Newest Major Reviews:.This Month's Most Popular Reviews: Best-Selling Albums:
. 1. Transformers: Last Knight
2. Cars 3
3. The Mummy
4. Wonder Woman
5. POTC: Dead Men Tell No Tales
. . 1. Star Wars: Force Awakens
2. E.T. The Extra-Terrestrial
3. Titanic
4. Avatar
5. Nineteen Eighty-Four
6. Gladiator
7. Star Wars: A New Hope
8. Animal Farm
9. LOTR: Fellowship of the Ring
10. Harry Potter: Sorcerer's Stone
. . 1. Rogue One: A Star Wars Story
2. Fantastic Beasts/Find Them
3. Willow
4. The Ghost and the Darkness
5. An American Tail
Filmtracks On Cue


On Cue for February, 2006:





2/26/06 - Sense and Sensibility: (Patrick Doyle) --Expanded Review-- "Looking back at the early to mid-1990's, the age seemed ripe for Jane Austin dramas. The big costume period-piece flair for dramatics was experiencing a renaissance at the time, not restricted only to the adaptations of Jane Austin's Pride and Prejudice, Persuasion, and Sense and Sensibility. With Hollywood stuck in eighteenth-century England for much of the decade, it's no surprise that Sense and Sensibility was such a success with both critics and awards nominators. The film does have merit; it was a surprisingly good adaptation of the Austin story by lead actress Emma Thompson herself, and the supporting cast led by Kate Winslet and Alan Rickman (in a charmingly rare gentleman's performance) counterbalanced the on-cue bumbling of Hugh Grant. For detractors of the kind of ridiculous structure of society resurrected in these Austin tales, Sense and Sensibility is an insipid bore, with the sort of mindbogglingly trivial romance of the era that indeed nearly ruins the larger, overarching themes of the maturing process..." **** Read the entire review.

2/23/06 - Hamlet (1996): (Patrick Doyle) --Expanded Review-- "While directing Henry V and Much Ado About Nothing, and co-starring in Othello, actor/screenwriter/director Kenneth Branagh had always dreamt of bringing an ultimate version of William Shakespeare's Hamlet to the big screen. Through history, actors such as John Gielgud, Richard Burton, Laurence Olivier, and Mel Gibson had appeared in the title role, and Branagh was prepared to tackle the role with all the authenticity that the original story conveyed. Unlike the other interpretations of the story, Branagh's Hamlet would feature every word of dialogue from the play, causing a massive running time of over four hours that would necessitate an intermission. Despite this length, Branagh's idea worked, with the film providing a much more rounded and understandable tapestry than shorter interpretations. Also of note is that Branagh doesn't force the story to brood in despair, allowing for the more positive moments to shine clearly. Reception of the film by audiences was cool if only because of the huge running time..." *** Read the entire review.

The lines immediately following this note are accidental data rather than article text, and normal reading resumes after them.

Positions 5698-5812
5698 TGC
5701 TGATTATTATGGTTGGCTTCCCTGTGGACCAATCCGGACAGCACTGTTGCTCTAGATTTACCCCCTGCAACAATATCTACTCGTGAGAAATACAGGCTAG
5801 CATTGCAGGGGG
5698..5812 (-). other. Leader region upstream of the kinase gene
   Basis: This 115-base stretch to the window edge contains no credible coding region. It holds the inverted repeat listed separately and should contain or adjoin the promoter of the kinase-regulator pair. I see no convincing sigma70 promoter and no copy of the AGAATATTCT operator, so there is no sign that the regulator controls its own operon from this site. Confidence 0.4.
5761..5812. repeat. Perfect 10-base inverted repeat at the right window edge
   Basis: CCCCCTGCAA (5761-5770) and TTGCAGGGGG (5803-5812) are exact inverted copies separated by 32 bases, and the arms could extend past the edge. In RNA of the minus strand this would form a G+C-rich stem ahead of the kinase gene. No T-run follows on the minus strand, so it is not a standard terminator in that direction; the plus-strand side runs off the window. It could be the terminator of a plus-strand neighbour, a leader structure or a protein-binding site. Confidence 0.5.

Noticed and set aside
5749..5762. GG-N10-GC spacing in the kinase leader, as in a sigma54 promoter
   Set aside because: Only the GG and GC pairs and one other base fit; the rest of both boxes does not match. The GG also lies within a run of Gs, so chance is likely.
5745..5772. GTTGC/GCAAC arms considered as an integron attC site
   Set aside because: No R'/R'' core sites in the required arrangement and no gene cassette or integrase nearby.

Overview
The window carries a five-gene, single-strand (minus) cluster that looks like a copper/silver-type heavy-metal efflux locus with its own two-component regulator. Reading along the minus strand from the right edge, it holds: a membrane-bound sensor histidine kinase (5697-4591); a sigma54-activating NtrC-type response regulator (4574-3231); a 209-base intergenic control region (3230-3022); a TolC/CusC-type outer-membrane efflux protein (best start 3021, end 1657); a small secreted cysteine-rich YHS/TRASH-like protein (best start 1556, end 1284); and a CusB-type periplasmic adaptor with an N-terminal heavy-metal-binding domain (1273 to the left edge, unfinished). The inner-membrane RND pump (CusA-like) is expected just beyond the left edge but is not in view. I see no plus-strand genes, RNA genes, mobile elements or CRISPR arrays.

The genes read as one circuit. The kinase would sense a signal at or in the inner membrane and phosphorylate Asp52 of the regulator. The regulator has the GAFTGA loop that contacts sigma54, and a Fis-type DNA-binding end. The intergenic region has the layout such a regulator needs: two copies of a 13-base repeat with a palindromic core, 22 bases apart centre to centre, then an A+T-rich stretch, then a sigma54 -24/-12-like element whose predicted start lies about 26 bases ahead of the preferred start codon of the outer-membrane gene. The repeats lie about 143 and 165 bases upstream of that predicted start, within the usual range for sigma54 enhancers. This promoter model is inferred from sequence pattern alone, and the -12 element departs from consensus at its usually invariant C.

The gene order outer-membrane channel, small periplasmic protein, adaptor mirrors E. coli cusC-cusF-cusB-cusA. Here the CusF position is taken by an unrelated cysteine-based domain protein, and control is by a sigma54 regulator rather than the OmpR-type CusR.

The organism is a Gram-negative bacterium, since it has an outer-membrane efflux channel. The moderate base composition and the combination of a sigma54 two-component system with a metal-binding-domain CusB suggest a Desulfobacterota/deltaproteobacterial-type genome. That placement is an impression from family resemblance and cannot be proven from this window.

2/20/06 - Arsène Lupin: (Debbie Wiseman) --All New Review-- "Despite his anonymity in the United States, Arsène Lupin is a well-known character in Europe. Author Maurice Leblanc created Lupin in a series of twenty novels nearly a century ago, and his popularity since has extended to various television series, film adaptations, and an anime series about Lupin's grandson in Japan. The character is a gentleman thief who serves as France's combination of Batman, Indiana Jones, and James Bond. A rogue trained by his father as a master of disguise and aristocratic manners, he (unlike his father) vows not to kill anyone no matter the circumstances. Falling in love and falling into involvement with perpetual plans of scheming royalists to re-establish the French Monarchy, Lupin leads a life of intrigue and extraordinary beauty in a Gothic environment of shades of black. This 2004 adaptation produced by the U.K., Italy, and France, was directed by Jean-Paul Salomé and released initially in France before opening across the world in 2005...." ***** Read the entire review.

2/17/06 - The Lord of the Rings: The Fellowship of the Ring: (Howard Shore) --Updated Review-- "With the vast success of the entire Peter Jackson trilogy and the inevitable extended cuts of the films on DVD, a better treatment than the original score albums for each of the three The Lord of the Rings films has been in the works for a while. The original albums contained significantly edited and rearranged snippets of score that often made little sense when compared to what was heard in the films, though this editing was necessary to give fans what essentially amounted to a "best of" album for each film. But those edits didn't have the luxury of choosing to include supplemental material that Shore wrote after the theatrical releases to accommodate Jackson's longer DVD cuts. Four years later, the first of the expanded CD releases hits commercial store shelves for a whopping $50 (or more), causing fans of the trilogy to salivate in anticipation. Of all three films, it could be argued that The Fellowship of the Ring was the most mistreated by its original album edit..." ***** Read the entire review.